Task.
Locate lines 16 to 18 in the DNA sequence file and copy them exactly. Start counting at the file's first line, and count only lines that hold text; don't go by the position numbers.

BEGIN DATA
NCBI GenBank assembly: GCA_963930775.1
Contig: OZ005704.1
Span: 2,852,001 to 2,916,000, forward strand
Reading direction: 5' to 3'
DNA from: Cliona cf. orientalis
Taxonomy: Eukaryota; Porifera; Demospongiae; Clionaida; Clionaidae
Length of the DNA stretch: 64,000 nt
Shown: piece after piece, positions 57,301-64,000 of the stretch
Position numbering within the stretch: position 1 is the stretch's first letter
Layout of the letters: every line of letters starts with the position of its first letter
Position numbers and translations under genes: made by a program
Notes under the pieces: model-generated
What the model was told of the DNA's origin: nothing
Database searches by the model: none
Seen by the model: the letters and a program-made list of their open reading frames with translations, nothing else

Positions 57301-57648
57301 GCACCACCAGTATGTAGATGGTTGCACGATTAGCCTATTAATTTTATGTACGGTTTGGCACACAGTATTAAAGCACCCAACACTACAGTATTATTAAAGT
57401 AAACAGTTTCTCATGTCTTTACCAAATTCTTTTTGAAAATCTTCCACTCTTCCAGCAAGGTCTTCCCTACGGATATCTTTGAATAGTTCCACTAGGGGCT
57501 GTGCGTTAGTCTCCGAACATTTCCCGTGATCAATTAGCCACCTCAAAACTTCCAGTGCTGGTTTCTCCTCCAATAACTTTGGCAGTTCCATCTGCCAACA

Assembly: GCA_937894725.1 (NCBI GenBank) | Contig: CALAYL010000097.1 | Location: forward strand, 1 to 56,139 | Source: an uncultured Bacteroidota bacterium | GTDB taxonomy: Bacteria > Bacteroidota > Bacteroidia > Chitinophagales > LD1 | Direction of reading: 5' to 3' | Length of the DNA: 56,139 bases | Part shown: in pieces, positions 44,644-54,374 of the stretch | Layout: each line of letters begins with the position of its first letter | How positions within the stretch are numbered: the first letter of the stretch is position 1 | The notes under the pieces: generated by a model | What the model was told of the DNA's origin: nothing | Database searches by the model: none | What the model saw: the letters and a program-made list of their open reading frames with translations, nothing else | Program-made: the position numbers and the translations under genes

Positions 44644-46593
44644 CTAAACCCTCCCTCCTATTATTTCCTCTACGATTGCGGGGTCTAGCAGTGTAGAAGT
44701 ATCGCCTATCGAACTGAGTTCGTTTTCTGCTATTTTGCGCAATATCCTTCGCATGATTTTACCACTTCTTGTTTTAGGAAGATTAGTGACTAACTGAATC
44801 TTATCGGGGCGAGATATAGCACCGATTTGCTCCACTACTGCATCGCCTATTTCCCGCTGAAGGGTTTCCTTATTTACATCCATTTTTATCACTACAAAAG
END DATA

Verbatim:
Positions 57301-57648
57301 GCACCACCAGTATGTAGATGGTTGCACGATTAGCCTATTAATTTTATGTACGGTTTGGCACACAGTATTAAAGCACCCAACACTACAGTATTATTAAAGT
57401 AAACAGTTTCTCATGTCTTTACCAAATTCTTTTTGAAAATCTTCCACTCTTCCAGCAAGGTCTTCCCTACGGATATCTTTGAATAGTTCCACTAGGGGCT